Fossil fuels now account for less than a third of EU’s electricity after record fall in 2023

Madrid, Spain. Picture: Dreamstime
Madrid, Spain. Picture: Dreamstime

A record fall in coal and gas use left the EU with a cleaner electricity mix than ever in 2023, according to data collated by research group Ember.

Fossil fuel generation, together with power sector emissions, declined by a record 19% through the year and now accounts for less than one third of the bloc’s electricity mix.

Renewables surged to a record 44% share, with wind surpassing gas for the first time. Including nuclear, low-carbon technologies reached more than two-thirds of the EU electricity mix.

Coal generation fell 26% to its lowest level ever, with the dirtiest fossil fuel making up just 12% of the EU electricity mix in 2023.

The long-term decline in coal use will continue in 2024, according to Ember, with a wave of plant closures imminent.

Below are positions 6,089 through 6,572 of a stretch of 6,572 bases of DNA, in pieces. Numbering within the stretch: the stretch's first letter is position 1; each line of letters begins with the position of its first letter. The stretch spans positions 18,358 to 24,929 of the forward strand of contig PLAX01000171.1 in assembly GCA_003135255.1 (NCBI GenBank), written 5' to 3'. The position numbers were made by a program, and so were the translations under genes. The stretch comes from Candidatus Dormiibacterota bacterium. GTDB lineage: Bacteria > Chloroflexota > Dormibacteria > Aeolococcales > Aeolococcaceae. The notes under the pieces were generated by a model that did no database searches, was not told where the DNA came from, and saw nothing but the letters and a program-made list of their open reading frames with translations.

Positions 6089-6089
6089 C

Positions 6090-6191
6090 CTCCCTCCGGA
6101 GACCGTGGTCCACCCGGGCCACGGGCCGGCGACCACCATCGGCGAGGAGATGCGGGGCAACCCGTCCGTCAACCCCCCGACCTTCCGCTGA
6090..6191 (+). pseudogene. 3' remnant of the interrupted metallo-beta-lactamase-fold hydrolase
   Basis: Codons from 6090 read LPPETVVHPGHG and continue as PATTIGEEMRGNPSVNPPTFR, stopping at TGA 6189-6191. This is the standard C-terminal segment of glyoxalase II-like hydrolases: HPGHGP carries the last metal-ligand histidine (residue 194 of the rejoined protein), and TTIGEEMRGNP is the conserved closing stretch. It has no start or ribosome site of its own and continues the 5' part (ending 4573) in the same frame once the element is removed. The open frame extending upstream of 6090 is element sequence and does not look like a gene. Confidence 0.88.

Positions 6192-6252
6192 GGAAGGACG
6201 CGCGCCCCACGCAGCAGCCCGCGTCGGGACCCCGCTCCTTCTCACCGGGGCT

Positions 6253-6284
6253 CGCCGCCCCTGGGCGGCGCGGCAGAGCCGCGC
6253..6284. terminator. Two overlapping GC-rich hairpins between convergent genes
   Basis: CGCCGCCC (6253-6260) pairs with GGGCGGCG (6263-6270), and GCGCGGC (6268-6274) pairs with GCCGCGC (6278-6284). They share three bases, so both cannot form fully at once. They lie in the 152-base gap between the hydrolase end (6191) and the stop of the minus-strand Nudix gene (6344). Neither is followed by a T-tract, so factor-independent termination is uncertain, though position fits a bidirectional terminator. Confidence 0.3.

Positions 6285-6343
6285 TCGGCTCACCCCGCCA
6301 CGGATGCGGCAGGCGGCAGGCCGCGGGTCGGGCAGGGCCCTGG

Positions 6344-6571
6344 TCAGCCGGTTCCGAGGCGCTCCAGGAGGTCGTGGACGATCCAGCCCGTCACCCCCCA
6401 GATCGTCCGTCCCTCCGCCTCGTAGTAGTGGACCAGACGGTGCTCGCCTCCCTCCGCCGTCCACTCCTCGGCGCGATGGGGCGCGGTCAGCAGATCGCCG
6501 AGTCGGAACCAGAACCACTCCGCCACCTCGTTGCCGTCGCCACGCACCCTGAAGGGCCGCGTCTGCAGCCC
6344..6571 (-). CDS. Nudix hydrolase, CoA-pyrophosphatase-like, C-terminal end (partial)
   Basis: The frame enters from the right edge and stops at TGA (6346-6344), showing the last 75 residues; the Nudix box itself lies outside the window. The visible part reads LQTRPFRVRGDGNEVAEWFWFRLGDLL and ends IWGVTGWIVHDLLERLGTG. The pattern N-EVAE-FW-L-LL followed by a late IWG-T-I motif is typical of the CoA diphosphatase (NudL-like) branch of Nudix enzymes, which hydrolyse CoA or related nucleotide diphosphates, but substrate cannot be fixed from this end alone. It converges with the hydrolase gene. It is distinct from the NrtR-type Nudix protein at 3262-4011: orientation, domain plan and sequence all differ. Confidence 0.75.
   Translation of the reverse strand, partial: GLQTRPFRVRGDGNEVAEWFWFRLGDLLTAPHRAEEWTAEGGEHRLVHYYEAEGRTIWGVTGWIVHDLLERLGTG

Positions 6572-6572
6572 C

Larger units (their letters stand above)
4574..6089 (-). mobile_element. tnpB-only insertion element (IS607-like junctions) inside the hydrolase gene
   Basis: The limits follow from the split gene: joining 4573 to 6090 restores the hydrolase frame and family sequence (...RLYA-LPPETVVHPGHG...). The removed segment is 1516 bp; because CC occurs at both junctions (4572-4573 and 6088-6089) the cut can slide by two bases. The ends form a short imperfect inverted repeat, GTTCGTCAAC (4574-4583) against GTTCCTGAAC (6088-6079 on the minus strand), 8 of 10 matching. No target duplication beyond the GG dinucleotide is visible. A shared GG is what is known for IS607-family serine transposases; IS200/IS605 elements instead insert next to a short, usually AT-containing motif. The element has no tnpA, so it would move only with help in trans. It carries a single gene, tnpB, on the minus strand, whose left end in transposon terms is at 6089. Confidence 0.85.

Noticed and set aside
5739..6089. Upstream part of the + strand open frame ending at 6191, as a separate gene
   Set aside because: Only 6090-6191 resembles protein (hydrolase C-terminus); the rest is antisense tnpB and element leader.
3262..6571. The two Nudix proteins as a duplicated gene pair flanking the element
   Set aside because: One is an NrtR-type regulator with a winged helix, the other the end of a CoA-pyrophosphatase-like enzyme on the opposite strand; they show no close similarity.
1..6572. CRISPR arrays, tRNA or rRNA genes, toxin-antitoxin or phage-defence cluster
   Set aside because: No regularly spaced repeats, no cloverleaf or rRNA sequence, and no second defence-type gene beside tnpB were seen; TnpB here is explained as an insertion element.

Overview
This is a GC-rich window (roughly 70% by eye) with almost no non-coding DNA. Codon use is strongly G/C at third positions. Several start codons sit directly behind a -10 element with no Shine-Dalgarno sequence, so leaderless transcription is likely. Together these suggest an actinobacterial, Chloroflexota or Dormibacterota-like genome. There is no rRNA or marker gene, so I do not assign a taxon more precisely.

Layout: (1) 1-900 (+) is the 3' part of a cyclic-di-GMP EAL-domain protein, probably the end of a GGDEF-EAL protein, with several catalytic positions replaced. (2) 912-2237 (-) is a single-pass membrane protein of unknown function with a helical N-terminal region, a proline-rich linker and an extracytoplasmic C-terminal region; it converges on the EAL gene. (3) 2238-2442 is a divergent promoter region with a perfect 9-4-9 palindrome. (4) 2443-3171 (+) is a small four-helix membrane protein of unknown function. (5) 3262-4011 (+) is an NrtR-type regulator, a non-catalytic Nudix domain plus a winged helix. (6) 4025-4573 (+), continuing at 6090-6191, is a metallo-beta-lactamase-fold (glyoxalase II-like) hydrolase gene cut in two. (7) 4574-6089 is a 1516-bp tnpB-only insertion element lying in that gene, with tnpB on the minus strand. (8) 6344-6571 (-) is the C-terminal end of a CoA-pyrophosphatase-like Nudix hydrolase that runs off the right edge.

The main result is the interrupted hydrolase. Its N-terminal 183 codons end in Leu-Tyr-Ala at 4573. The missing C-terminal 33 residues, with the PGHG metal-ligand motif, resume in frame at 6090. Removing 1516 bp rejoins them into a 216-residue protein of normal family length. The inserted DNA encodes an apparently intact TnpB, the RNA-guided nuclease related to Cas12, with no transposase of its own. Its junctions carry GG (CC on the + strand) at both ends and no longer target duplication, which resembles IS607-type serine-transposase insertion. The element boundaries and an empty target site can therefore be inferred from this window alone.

Despite the shift from coal, gas generation fell by 15%, the largest annual reduction since at least 1990.

The EU’s power sector is in the middle of a monumental shift,” Sarah Brown, Ember’s Europe programme director, said in a statement.

Fossil fuels are playing a smaller role than ever as a system with wind and solar as its backbone comes into view. The energy crisis and Russia’s invasion of Ukraine did not lead to coal and gas resurgence — far from it. Coal is nearing phase-out, and as wind and solar grow, gas will be next to enter terminal decline.

However it is not time to get complacent. The EU needs a laser focus on rapidly deploying wind, solar and flexibility to create a system free of fossil fuels,” Brown said.


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